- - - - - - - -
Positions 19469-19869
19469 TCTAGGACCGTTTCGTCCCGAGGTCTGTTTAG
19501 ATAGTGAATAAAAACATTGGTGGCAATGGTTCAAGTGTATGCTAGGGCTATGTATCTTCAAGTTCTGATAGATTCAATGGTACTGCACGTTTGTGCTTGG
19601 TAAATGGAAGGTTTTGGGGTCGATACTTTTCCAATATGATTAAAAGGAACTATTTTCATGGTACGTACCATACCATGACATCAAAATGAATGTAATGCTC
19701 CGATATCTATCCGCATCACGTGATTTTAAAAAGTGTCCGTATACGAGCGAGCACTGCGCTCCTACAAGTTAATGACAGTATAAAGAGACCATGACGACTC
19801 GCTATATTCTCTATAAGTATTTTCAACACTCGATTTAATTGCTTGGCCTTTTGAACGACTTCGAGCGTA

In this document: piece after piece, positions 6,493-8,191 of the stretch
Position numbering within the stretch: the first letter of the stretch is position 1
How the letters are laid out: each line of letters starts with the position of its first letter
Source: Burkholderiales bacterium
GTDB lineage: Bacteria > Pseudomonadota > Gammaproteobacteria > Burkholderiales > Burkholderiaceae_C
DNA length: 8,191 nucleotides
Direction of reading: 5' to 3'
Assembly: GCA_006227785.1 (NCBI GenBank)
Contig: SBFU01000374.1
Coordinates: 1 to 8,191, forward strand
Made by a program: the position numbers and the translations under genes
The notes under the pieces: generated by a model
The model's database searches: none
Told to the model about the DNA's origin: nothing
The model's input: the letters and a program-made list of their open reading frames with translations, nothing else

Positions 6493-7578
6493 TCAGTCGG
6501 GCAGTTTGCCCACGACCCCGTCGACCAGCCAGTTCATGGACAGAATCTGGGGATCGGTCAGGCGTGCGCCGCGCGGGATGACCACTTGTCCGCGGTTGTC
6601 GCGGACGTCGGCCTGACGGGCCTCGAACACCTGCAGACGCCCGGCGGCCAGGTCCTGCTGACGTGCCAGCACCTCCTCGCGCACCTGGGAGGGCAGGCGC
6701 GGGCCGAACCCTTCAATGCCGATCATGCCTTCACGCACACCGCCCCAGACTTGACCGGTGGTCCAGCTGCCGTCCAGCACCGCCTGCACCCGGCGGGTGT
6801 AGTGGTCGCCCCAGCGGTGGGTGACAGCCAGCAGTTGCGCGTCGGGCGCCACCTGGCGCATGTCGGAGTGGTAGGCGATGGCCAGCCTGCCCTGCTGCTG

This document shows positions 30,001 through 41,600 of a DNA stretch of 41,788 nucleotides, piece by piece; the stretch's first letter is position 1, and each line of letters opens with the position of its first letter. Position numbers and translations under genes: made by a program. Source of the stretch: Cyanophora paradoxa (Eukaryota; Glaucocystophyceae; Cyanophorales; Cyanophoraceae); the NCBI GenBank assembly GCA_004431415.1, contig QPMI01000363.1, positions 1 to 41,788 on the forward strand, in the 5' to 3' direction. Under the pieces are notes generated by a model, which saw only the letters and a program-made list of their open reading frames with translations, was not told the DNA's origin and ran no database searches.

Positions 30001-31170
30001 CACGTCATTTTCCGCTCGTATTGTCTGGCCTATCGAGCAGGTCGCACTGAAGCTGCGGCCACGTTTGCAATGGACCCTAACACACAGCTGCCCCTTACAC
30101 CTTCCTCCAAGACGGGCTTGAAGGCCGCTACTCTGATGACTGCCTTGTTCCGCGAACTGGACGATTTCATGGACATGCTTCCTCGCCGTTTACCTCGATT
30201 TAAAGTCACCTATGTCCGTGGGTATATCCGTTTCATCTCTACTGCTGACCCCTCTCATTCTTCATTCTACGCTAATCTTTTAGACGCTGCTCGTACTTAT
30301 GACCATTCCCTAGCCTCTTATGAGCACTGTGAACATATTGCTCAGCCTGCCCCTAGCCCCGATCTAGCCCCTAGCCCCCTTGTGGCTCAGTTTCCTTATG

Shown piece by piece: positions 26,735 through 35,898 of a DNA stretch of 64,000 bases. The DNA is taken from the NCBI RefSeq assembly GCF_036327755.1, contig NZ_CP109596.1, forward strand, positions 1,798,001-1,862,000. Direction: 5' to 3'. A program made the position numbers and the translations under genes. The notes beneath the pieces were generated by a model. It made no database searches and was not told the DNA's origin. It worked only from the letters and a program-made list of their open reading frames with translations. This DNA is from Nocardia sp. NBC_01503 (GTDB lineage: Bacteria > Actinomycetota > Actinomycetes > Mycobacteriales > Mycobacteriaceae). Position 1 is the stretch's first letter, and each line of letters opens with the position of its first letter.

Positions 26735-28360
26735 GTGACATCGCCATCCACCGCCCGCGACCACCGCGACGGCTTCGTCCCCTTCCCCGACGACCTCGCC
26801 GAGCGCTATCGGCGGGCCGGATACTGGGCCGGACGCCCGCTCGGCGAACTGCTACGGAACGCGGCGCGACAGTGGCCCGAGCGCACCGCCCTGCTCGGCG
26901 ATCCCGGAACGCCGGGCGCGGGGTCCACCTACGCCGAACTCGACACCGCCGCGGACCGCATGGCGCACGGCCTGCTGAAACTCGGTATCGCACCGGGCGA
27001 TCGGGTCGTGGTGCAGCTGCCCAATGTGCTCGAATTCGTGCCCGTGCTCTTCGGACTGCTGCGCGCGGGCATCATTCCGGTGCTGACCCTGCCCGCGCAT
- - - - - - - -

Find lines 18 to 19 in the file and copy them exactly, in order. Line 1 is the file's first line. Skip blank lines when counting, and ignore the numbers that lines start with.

The notes under the pieces: generated by a model
The model's database searches: none